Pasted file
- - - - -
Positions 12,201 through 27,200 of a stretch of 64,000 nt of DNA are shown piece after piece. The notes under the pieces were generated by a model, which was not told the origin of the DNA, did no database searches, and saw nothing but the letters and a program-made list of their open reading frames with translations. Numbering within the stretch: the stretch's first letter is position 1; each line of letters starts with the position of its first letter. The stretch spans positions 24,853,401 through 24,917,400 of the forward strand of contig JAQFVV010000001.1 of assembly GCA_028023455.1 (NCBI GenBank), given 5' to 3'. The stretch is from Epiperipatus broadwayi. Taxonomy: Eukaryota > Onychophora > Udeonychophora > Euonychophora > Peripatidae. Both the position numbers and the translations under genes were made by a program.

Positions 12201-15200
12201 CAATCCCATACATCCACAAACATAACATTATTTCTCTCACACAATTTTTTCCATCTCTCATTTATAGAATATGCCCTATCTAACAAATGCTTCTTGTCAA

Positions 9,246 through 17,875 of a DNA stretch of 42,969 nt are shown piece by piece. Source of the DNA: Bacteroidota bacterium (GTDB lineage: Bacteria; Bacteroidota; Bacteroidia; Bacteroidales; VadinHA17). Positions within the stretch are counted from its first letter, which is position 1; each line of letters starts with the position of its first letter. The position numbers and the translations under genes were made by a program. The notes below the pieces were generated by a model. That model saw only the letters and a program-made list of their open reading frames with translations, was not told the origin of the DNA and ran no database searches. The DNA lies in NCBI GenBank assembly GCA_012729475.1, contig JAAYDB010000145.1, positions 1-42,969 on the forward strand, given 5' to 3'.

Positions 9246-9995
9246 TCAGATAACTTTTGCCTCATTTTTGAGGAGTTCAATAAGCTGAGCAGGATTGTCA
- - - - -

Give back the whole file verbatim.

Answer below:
Positions 12,201 through 27,200 of a stretch of 64,000 nt of DNA are shown piece after piece. The notes under the pieces were generated by a model, which was not told the origin of the DNA, did no database searches, and saw nothing but the letters and a program-made list of their open reading frames with translations. Numbering within the stretch: the stretch's first letter is position 1; each line of letters starts with the position of its first letter. The stretch spans positions 24,853,401 through 24,917,400 of the forward strand of contig JAQFVV010000001.1 of assembly GCA_028023455.1 (NCBI GenBank), given 5' to 3'. The stretch is from Epiperipatus broadwayi. Taxonomy: Eukaryota > Onychophora > Udeonychophora > Euonychophora > Peripatidae. Both the position numbers and the translations under genes were made by a program.

Positions 12201-15200
12201 CAATCCCATACATCCACAAACATAACATTATTTCTCTCACACAATTTTTTCCATCTCTCATTTATAGAATATGCCCTATCTAACAAATGCTTCTTGTCAA

Positions 9,246 through 17,875 of a DNA stretch of 42,969 nt are shown piece by piece. Source of the DNA: Bacteroidota bacterium (GTDB lineage: Bacteria; Bacteroidota; Bacteroidia; Bacteroidales; VadinHA17). Positions within the stretch are counted from its first letter, which is position 1; each line of letters starts with the position of its first letter. The position numbers and the translations under genes were made by a program. The notes below the pieces were generated by a model. That model saw only the letters and a program-made list of their open reading frames with translations, was not told the origin of the DNA and ran no database searches. The DNA lies in NCBI GenBank assembly GCA_012729475.1, contig JAAYDB010000145.1, positions 1-42,969 on the forward strand, given 5' to 3'.

Positions 9246-9995
9246 TCAGATAACTTTTGCCTCATTTTTGAGGAGTTCAATAAGCTGAGCAGGATTGTCA